Several Turkish dailies on Thursday covered the sentencing of policemen, found guilty of causing the death of a demonstartor during 2013's Gezi Park anti-government protests in Istanbul.
A Turkish court sentenced two policemen to a minimum of 10 years in jail for willful injury and three others to almost seven years. Television footage shows that Ali Ismail Korkmaz was beaten with clubs and kicked in the head, prior to his coma, which eventually led to his death.
Two other policemen were acquitted due to lack of evidence.
"Cry for justice," headlines HURRIYET on its front page, referring to the reaction from Korkmaz's mother following the ruling.
"Is this the justice that this country has? My son's life should not have been that cheap," Emel Korkmaz, the mother, wailed in front of the courthouse in central Turkey's province of Kayseri, according to the daily.
"She stood frozen," says VATAN of the mother, as it noted that the sentence was the lowest possible, despite the prosecutor's request for life in prison.
In other news, STAR quotes Turkish President Recep Tayyip Erdogan on the front page as saying, "The Central Bank did not get the message," referring to interest rate cuts. The Central Bank on Tuesday decreased its benchmark rate by 50 basis points.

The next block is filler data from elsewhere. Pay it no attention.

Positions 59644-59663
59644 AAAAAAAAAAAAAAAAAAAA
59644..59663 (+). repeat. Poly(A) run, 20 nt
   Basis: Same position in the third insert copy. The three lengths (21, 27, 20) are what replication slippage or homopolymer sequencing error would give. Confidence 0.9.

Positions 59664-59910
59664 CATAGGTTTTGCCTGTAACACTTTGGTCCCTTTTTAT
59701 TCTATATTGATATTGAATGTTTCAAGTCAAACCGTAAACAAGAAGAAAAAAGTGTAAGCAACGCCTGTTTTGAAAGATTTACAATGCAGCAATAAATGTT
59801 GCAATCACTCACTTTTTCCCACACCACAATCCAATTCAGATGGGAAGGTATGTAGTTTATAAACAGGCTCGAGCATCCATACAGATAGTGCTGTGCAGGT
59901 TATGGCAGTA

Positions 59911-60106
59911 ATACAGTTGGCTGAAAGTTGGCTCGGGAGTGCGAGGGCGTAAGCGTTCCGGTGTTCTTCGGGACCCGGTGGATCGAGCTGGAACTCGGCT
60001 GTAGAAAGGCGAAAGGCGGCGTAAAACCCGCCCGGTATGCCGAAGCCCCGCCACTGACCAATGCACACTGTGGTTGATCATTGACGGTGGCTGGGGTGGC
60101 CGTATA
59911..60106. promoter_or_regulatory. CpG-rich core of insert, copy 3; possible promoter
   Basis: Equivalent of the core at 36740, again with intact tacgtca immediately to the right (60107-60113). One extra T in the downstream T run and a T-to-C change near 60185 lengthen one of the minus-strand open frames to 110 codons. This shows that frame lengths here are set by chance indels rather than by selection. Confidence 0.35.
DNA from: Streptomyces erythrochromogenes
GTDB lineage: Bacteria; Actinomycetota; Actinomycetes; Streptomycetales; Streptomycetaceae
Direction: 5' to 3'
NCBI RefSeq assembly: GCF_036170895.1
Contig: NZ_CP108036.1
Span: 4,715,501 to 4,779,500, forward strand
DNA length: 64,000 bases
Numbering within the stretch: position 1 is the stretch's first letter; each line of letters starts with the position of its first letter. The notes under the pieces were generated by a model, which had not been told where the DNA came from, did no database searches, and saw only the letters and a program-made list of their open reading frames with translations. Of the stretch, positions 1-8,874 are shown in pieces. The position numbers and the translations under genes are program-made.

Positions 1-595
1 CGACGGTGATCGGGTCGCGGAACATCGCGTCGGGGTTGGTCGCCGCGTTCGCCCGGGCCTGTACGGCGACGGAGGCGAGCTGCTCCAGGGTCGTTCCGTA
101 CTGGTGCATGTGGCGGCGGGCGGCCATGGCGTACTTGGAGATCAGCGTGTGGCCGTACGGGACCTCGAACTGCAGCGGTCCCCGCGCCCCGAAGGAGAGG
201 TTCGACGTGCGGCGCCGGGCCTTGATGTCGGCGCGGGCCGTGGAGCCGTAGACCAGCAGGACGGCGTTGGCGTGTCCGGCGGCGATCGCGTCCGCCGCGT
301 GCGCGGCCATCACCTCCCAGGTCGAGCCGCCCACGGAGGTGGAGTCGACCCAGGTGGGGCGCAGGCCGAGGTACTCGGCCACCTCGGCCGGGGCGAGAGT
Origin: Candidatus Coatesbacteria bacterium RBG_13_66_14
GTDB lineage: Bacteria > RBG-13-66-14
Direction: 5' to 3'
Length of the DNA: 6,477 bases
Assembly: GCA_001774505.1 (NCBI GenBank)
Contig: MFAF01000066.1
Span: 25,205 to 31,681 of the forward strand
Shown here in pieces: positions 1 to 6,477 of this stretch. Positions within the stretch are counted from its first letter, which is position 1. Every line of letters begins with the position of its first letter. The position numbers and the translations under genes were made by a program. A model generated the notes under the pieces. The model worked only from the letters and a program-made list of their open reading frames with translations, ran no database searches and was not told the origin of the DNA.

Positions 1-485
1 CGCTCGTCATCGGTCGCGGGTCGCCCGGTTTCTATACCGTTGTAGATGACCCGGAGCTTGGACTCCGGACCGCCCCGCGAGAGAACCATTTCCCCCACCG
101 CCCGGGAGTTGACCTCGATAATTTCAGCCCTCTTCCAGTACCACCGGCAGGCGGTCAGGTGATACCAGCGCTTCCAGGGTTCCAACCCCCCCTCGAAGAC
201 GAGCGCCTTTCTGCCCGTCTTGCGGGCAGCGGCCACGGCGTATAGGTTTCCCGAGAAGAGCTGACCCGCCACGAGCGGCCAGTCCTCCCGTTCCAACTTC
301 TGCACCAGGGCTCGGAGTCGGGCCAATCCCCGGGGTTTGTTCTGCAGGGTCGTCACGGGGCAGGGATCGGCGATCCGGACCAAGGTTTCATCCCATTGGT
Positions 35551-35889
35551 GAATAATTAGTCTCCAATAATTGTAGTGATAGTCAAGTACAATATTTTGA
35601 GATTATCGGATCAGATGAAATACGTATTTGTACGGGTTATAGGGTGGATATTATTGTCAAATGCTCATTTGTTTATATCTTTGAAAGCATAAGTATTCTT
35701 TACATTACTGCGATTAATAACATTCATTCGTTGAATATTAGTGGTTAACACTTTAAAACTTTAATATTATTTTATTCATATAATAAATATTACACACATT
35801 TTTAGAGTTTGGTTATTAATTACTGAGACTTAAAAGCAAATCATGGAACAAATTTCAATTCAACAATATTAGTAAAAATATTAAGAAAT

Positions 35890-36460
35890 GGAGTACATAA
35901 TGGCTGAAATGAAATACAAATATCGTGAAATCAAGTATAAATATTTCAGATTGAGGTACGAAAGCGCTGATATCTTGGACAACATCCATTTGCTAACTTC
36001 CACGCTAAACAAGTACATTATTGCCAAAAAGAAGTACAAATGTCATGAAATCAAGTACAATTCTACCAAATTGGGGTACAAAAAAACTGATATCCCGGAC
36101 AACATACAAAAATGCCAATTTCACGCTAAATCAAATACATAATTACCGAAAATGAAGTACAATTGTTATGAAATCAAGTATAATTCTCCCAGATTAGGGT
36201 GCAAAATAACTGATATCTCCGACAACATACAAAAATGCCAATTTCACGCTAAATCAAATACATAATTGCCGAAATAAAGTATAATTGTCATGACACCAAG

Erdogan said, "This decrease is of no use" to fix the economy's problems and create more jobs or encourage more investment.
Interest rates are a matter of debate in Turkey, with government officials repeatedly criticizing the central bank's tight money policies as limiting economic growth.
Meanwhile Ahmet Davutoglu, the Turkish premier, was in Davos for the annual World Economic Forum, where he delivered a speech.
STAR titles "New vision call for World," quoting the premier's remarks. Davutoglu stressed that Turkey had taken over the G20 presidency for 2015 and called for a "new and more inclusive world order."
In other news, MILLIYET focuses on the police operation against officials from Turkey's highest science institution as well as from the country's telecommunications agency, who were allegedly involved in illegal wiretapping, namely of crypto phones.
MILLIYET says the crypto phones, which were handed to high officials in Turkey, were "targeted" intentionally, based on an expert's report on the matter. Crypto phones are cellphones that are normally secure from unwanted surveillance.
YENI SAFAK mentions Erdogan's remarks: "It was not only 60 times that they tapped my phone, they did it limitlessly."
The daily, on its front page, also addresses the turmoil in Yemen between western-backed President Abd Rabbuh Mansour Hadi's guards and an armed rebel group, allegedly loyal to former president Ali Abdullah Saleh, ousted in 2011 during the Arab Spring.
"Iran seized Yemen," headlines the daily, referring to a power struggle between Yemen's neighbor Saudi Arabia and Iran, which supposedly backs the Shiite rebel Houthis.